He says the main benefit of the close collaboration between the business units and IT is that the company can identify demands earlier, prioritise resources better and plan future projects accordingly.
“We get a lot of information about what is happening around the organisation,” says Penttilä. “This means we can spread information around the company and see if an IT project that is meant for one area could be beneficial elsewhere. That way, we can speed up project deployment and reap the benefits faster.”
Suppliers not ready
For Penttilä, the role of IT is to make the life of end-users easier and free up their time to ensure that Valio’s products, of which there are more than 1,000, find their way to store shelves.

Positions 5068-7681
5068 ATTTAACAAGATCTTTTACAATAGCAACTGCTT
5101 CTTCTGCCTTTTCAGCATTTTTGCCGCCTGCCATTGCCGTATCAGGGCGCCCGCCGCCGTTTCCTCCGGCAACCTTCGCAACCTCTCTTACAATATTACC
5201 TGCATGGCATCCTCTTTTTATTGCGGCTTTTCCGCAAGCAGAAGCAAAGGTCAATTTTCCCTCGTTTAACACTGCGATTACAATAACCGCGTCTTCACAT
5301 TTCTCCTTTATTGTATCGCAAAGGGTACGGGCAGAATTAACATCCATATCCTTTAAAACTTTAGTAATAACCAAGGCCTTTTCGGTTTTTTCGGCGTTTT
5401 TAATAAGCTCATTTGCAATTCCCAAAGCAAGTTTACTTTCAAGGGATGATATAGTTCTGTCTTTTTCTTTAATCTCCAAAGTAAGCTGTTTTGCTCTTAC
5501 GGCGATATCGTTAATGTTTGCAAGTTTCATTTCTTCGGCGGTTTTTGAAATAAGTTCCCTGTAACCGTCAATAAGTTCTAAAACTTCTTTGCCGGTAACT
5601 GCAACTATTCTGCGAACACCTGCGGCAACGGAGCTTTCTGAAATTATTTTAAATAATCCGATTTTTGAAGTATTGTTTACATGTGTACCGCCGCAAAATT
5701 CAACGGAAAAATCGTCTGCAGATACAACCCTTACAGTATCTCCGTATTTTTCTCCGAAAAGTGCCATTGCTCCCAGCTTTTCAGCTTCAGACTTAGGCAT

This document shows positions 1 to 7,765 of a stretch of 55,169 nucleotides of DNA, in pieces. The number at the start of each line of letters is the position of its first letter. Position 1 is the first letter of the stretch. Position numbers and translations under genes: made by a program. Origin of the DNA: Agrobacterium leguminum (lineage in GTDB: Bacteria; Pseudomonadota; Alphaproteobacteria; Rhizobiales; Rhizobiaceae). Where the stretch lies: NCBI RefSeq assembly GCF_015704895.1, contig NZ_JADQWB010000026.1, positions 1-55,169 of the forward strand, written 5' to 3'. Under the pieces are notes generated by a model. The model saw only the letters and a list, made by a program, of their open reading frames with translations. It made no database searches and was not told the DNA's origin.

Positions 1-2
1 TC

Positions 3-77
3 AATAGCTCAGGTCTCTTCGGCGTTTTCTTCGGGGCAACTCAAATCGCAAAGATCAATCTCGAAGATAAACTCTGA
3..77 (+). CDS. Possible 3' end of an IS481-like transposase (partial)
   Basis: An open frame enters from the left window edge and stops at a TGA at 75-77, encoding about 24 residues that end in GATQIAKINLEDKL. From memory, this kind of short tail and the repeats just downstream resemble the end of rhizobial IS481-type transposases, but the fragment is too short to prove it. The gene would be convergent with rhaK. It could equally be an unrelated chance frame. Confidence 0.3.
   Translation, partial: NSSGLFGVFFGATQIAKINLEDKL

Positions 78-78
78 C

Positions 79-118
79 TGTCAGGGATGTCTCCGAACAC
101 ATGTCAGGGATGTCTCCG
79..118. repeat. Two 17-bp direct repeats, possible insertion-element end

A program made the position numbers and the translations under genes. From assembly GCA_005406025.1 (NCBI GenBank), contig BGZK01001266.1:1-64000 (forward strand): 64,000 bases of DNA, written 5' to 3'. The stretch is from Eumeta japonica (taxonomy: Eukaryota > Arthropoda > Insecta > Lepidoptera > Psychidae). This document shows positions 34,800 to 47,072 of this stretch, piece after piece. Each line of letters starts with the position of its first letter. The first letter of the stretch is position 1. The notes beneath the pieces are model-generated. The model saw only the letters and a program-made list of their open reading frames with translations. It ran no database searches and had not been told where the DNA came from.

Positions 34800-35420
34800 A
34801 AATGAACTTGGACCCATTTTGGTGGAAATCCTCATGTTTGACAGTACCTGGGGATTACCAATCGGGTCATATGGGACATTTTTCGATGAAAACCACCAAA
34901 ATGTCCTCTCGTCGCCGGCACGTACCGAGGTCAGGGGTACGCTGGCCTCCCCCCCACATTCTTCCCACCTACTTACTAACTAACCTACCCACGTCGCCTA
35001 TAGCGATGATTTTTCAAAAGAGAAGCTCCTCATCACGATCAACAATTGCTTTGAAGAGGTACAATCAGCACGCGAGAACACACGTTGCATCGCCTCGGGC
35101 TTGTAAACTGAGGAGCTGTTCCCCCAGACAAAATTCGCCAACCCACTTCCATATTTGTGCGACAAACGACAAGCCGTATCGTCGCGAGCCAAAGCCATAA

“The big picture we are driving is how IT – both our internal IT and service providers – could shift from a reactive to a proactive world,” he says. “Unfortunately, the IT world often waits for a ‘ticket’. The end-user spots a problem, opens a ticket and only then can we start to do something about it.
“We need to move, bit by bit, to an approach where we proactively examine our environment, spot the end-user problems in the background and fix them without the user needing to do anything.”
Valio is still in the early stages of achieving this vision, but for Penttilä, the crucial first step is setting it out as a common goal for the company and its partners. The biggest challenge is not introducing new ways of doing things, but shifting staff to a truly preventative mindset.
This is not yet a reality among its IT providers. During the spring, Penttilä assessed the company’s suppliers, both national and international, and discovered that few have internalised proactive end-user support.
“They operate on the ITIL framework and don’t really think about being proactive,” he says. “The processes for how to react when someone opens a ticket are well described, but they aren’t considering what could be done to eliminate the need for the ticket in the first place.”